Fortunately, the technique I learned in BJJ worked just fine.
    Last edited by jitschix; 11/20/2009 3:40pm at .
  2. Marc Spector is offline
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    Posted On:
    11/19/2009 4:26pm


     Style: BJJ

    --
    Hell yeah! Hell no!
    I would have thought Garry Shandling a better class of person than to falsify military experience.
  3. It is Fake is offline
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    Posted On:
    11/19/2009 4:34pm

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     Style: xingyi

    --
    Hell yeah! Hell no!
    Wow. Awesome review.
  4. AlphaFoxtrot51 is offline
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    Posted On:
    11/19/2009 4:35pm


     Style: Sambo n3wb

    --
    Hell yeah! Hell no!
    The falsifying military thing is annoying enough, but adding the purple heart in there is a straight kick in the nuts...

    By the way...that is an AWESOME and in depth review. Thanks so much!!
    :911flag: If you are lost, I will find you. If you are wounded, I will carry you. If you are pinned, I will cover you. If you are killed, I will recover and remember you. If you trespass against me, my countrymen, or my loved ones...I will kill you.

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  5. aldecoa is offline

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    Posted On:
    11/19/2009 5:41pm

    Bullshido Newbie
     Style: Atemi Ryu Ju-Jitsu

    --
    Hell yeah! Hell no!
    Very good review. Bullshido at its finest.
  6. nointro is offline

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    Posted On:
    11/19/2009 6:12pm


     Style: Judo

    --
    Hell yeah! Hell no!
    He was on patrol in the field, stationed in Cam Ranh Bay, and was about 100m away from the rest of his group "when a bunch of Viet Cong saw me and decided to take out the medic
    Can someone with military experience enlighten me whether it's SOP to have a medic walking 100m away from the rest of the patrol? You'd have to have the legs of Usain Bolt to get to any immediate casualties.
  7. CoffeeFan is offline
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    Posted On:
    11/19/2009 6:18pm

    supporting member
     Style: SAMBO/BJJ/Judo and others

    --
    Hell yeah! Hell no!
    Great Review!!
  8. Arskanator is offline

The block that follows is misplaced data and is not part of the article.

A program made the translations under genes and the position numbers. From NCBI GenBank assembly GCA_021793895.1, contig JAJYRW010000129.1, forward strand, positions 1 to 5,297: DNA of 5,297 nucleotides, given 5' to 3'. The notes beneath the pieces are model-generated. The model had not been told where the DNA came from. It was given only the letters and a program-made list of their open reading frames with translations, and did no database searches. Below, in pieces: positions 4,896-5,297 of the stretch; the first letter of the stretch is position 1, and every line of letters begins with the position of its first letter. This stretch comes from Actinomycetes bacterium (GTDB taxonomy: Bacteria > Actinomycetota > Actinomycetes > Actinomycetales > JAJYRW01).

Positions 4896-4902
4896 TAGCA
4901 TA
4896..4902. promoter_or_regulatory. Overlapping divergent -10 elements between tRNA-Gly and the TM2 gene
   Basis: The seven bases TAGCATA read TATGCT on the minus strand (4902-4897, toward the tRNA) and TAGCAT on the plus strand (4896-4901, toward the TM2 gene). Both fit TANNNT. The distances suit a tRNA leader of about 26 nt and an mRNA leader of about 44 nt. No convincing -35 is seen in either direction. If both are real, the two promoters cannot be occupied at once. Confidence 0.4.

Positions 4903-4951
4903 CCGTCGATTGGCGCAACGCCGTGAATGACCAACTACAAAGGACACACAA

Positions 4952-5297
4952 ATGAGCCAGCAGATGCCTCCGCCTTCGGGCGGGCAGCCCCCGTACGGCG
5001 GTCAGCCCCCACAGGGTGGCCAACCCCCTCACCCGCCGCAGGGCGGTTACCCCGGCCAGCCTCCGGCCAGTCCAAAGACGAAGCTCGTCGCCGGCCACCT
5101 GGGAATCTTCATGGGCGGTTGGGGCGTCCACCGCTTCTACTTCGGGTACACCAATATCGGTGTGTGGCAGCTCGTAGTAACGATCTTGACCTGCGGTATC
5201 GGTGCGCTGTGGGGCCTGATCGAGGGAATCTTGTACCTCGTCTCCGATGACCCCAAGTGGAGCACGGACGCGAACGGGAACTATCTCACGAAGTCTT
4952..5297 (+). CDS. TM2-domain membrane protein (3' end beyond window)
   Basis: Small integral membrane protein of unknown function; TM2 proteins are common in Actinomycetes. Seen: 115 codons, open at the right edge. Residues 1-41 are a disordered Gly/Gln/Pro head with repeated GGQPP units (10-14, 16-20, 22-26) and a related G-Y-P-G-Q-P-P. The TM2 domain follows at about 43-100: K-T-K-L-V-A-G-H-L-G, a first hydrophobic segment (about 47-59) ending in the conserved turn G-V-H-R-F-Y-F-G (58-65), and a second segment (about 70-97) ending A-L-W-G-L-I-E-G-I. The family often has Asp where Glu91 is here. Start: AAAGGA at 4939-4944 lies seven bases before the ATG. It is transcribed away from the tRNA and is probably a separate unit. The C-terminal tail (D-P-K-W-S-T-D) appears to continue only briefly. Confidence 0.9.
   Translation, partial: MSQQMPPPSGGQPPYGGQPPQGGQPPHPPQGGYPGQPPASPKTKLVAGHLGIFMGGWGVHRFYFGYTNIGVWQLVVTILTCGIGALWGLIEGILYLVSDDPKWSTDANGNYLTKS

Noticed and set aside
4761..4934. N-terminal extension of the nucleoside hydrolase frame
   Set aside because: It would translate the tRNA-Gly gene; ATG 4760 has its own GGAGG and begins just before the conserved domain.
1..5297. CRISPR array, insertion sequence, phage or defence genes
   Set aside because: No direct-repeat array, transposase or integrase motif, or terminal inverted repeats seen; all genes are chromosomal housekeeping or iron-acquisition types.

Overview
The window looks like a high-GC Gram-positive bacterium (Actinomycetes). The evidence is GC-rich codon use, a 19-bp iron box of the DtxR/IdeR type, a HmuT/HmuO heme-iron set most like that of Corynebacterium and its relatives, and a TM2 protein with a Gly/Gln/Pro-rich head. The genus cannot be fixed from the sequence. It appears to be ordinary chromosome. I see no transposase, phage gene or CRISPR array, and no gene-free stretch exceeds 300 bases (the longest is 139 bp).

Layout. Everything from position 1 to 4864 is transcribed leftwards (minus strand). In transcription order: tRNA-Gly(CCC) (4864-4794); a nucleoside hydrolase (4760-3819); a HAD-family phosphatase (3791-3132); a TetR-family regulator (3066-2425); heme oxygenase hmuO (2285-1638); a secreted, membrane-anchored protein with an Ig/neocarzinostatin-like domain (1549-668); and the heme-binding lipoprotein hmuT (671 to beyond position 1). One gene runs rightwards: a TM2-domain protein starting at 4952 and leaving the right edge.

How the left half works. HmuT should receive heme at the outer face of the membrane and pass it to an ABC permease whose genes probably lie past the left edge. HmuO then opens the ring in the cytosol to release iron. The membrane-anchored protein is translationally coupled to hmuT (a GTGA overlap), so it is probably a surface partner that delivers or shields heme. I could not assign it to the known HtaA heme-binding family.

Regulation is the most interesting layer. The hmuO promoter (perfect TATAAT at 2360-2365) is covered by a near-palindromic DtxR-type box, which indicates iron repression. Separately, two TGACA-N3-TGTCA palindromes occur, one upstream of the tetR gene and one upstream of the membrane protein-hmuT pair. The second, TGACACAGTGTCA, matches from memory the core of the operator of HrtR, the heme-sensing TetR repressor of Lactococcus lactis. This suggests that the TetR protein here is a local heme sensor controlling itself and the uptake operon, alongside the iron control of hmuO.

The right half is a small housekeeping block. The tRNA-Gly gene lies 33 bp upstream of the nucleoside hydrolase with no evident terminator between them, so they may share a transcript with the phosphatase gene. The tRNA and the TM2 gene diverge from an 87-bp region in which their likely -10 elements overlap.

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    Posted On:
    11/19/2009 6:25pm


     Style: Hokutoryu Ju-jutsu

    --
    Hell yeah! Hell no!
    Jesus. How can something like this still exist in this day and age? Seriously, this guy makes Ashida Kim look legit.
  9. aldecoa is offline

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    Posted On:
    11/19/2009 8:35pm

    Bullshido Newbie
     Style: Atemi Ryu Ju-Jitsu

    --
    Hell yeah! Hell no!
    My math may be a bit off, but I feel that he's counting each martial art and each aspect of the martial art as something he's mastered and thus has received a black belt in.

    For example, here ( http://www.sijo.org/ChineseArts.htm ) he lists 6 styles of Wing Chun, when he probably knows just one and a few moves here and there of the others. The same mathematics can be applied to this page ( http://www.sijo.org/JapaneseArts.htm ) and this one ( http://www.sijo.org/ModernArts.htm ).

    My guess is that he's done a bit of kung fu and tai chi; he knows a bit of aiki jiu-jitsu stuff and karate; and he's learned some JKD concepts, and Krav Maga as self-defense tools. I'd say he has about 6 or so black belts (or equivalents), if he has any. As to the level of skill, who knows.
  10. patfromlogan is offline
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    Posted On:
    11/19/2009 9:09pm

    supporting member
     Style: Kyokushinkai / Kajukenbo

    --
    Hell yeah! Hell no!
    Brilliant. It could go with "I've started training at a McDojo! " in classics!
    "Preparing mentally, the most important thing is, if you aren't doing it for the love of it, then don't do it." - Benny Urquidez